“A movie about two black men on a killing spree could go all kinds of wrong,” wrote Wesley Morris in a dispatch from Sundance to Grantland. “But this one operates with a moral chill that doesn’t identify with these two or even gratuitously humanize them. The movie is actually timid about politics. I don’t recall hearing Muhammad’s last name, and there’s no mention of his radicalist embrace and perversion of Islam. Instead, the film creates one of the most chillingly becalmed portraits of insanity I’ve seen. Washington doesn’t rant or rave, but his keel is usually uncomfortably uneven, like a man who doesn’t know that his fly is always down. Richmond might say a dozen words the entire movie, but the way he reroutes his steeliness from self-protective innocence to evil is a kind of silent-movie master class.”

At the AV Club, Sam Adams found Blue Caprice to be “a beautifully shot, sensitively acted drama about the relationship between an abandoned young man and the twisted father figure who takes him in. It’s also, more or less, drivel.” Tomas Hachard, writing for Slant, disagrees, awarding the film 3.5 out of 4 stars: “Part of the film’s slight lag in the middle comes from how thin the reasons for these horrendous acts were. There’s no depth to them, nothing for the film to dig into. But Blue Caprice‘s lasting impact, and the unsettling dread that it creates, derives in part from that very same emptiness.”

“Like In Cold Blood and Henry: Portrait of a Serial Killer, Blue Caprice doesn’t beg sympathy for the devil so much as an understanding that goes beyond the simplifications of the evening news,” writes Scott Foundas in the Voice. “Raging against the perceived betrayals of his ex-wife, and of society as a whole, Washington’s Muhammad isn’t a lip-smacking, Lecter-esque psycho, but rather a calculating sociopath assured of the righteousness of his actions.”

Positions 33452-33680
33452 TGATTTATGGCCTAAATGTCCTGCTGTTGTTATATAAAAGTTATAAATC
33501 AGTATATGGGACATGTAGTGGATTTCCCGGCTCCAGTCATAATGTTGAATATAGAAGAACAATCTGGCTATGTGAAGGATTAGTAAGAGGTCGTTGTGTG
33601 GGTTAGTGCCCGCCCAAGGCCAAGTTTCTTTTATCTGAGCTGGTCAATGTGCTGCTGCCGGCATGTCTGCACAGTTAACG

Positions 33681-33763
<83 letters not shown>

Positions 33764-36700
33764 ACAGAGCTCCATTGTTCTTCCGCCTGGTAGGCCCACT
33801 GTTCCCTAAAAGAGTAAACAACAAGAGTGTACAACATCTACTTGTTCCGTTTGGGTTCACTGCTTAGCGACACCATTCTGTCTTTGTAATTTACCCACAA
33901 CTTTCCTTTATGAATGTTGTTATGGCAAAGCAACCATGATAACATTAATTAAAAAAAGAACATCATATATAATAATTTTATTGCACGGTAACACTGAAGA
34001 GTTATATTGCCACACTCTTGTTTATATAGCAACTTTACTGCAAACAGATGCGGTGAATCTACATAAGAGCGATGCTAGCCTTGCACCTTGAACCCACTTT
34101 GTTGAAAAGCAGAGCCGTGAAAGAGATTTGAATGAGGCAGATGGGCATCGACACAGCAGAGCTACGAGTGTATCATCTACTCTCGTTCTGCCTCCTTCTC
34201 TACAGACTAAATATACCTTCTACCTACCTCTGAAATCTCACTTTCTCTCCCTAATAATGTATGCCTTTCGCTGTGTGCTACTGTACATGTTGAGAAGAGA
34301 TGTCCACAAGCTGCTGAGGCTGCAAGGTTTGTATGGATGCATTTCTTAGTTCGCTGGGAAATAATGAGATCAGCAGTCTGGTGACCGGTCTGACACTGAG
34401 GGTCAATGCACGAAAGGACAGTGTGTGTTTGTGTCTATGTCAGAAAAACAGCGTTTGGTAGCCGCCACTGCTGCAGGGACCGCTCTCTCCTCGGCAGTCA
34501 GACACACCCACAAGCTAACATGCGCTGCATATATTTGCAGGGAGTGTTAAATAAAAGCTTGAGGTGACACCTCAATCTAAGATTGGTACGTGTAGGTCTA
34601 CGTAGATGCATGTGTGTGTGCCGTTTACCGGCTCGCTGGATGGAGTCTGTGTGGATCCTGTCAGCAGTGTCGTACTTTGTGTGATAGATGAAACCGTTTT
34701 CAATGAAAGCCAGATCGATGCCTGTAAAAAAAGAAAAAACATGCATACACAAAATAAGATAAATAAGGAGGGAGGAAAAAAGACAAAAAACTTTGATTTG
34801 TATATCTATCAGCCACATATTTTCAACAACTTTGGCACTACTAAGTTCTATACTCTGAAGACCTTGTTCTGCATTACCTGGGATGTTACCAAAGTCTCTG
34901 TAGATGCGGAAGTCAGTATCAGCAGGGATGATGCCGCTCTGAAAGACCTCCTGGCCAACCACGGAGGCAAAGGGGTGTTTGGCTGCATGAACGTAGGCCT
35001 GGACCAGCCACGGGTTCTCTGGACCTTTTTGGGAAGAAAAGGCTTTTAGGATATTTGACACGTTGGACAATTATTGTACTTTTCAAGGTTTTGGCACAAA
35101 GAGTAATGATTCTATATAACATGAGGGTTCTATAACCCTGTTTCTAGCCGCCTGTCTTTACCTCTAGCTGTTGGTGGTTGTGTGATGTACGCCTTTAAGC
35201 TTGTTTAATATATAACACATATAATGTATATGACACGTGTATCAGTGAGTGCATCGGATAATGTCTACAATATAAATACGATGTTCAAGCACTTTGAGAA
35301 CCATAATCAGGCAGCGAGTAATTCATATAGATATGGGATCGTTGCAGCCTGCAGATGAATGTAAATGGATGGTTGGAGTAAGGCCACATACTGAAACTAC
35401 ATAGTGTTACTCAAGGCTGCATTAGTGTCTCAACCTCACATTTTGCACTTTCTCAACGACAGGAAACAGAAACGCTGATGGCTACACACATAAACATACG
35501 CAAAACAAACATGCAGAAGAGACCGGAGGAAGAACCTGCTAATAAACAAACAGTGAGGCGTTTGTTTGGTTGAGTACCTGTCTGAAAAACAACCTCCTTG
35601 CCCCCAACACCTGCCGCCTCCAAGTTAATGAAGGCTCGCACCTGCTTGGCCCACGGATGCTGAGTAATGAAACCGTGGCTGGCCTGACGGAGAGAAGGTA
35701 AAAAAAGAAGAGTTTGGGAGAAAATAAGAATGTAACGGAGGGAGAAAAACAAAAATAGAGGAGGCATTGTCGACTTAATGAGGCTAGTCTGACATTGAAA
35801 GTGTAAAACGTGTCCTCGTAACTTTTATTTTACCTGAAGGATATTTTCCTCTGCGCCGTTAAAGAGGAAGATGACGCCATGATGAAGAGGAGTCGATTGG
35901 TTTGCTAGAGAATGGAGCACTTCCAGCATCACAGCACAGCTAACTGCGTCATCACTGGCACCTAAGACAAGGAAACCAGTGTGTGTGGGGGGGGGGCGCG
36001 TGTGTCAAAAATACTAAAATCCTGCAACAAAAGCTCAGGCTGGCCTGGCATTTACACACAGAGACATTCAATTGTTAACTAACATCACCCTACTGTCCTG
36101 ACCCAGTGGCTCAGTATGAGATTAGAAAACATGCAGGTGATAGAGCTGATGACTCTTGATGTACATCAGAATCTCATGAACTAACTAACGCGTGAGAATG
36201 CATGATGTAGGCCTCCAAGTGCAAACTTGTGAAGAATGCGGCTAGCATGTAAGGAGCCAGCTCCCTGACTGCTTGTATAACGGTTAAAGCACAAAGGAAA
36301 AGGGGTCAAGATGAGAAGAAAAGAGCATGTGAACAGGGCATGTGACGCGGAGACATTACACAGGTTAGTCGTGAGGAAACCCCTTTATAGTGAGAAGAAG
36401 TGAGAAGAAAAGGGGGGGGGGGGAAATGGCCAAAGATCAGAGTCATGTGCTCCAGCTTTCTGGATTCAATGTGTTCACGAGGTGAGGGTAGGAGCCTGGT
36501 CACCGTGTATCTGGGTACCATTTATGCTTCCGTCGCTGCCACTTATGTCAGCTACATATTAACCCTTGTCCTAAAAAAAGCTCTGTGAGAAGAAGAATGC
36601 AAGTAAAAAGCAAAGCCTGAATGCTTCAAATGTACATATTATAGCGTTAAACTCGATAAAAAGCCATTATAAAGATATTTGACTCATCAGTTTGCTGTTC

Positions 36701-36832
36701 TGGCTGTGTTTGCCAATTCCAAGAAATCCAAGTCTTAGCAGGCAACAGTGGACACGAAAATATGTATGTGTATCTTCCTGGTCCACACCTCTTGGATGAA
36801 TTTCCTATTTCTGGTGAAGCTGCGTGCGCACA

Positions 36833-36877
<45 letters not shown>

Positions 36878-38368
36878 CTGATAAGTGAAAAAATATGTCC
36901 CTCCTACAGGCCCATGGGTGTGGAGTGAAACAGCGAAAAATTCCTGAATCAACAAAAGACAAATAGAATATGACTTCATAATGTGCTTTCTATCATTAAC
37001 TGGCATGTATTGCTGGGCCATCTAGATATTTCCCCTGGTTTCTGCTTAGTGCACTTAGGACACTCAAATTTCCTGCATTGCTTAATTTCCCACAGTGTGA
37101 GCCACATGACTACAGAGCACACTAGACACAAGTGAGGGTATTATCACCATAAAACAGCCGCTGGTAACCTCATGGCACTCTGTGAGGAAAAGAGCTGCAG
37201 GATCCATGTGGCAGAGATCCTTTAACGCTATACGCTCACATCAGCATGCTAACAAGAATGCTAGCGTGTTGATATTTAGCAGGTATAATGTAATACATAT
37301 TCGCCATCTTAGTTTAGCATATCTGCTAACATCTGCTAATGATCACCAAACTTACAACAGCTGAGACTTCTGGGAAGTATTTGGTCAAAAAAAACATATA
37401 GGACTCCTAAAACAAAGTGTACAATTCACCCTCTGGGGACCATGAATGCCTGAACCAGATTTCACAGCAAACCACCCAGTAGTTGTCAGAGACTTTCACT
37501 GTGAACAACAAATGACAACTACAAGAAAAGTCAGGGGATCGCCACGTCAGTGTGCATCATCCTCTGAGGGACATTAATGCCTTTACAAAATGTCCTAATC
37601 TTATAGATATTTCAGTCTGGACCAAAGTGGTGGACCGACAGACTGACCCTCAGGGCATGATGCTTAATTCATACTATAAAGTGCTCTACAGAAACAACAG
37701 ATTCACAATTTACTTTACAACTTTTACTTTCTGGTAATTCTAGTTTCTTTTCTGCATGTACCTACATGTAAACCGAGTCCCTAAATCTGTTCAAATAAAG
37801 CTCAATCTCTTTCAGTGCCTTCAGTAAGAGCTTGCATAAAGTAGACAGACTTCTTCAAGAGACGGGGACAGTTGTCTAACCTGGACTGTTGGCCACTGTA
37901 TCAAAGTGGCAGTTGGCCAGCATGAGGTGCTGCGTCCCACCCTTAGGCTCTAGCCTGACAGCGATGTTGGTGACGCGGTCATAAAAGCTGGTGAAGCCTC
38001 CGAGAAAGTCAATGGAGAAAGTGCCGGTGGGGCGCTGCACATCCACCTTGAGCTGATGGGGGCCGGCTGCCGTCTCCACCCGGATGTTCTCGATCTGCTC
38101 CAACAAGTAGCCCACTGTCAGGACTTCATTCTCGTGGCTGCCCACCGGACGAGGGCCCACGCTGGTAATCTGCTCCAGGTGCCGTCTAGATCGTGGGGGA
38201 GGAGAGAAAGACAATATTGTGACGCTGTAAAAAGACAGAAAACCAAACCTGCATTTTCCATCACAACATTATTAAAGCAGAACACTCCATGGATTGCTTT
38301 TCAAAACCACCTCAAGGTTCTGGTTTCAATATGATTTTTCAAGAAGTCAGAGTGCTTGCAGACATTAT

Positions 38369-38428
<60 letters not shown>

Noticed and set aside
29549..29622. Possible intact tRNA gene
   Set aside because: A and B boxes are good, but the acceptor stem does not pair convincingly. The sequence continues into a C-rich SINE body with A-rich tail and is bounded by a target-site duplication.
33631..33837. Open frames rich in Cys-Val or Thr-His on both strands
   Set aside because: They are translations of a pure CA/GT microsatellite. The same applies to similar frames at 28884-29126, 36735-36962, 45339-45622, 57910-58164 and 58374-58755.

More from Zach Baron (Grantland), Justin Chang (Variety), Howard Feinstein (Filmmaker), Eric Kohn (Indiewire), Michael Nordine (Film Threat), and David Rooney (Hollywood Reporter). Interviews with Moors: Jason Guerrasio ( and Indiewire.

Update, 3/21: Brian Brooks interviews Moors for the FSLC.

Update, 3/27: “By putting us at such a clinical remove from its characters,” writes Christopher Bourne in Twitch, “one questions whether the filmmakers have anything to actually tell us about what truly motivates this sort of mass-scale violence. What we are left with is a stylistic exercise which does little to enlighten us or illuminate its subject. However, what cannot be faulted are the impressive performances by Washington and Richmond as the killers.”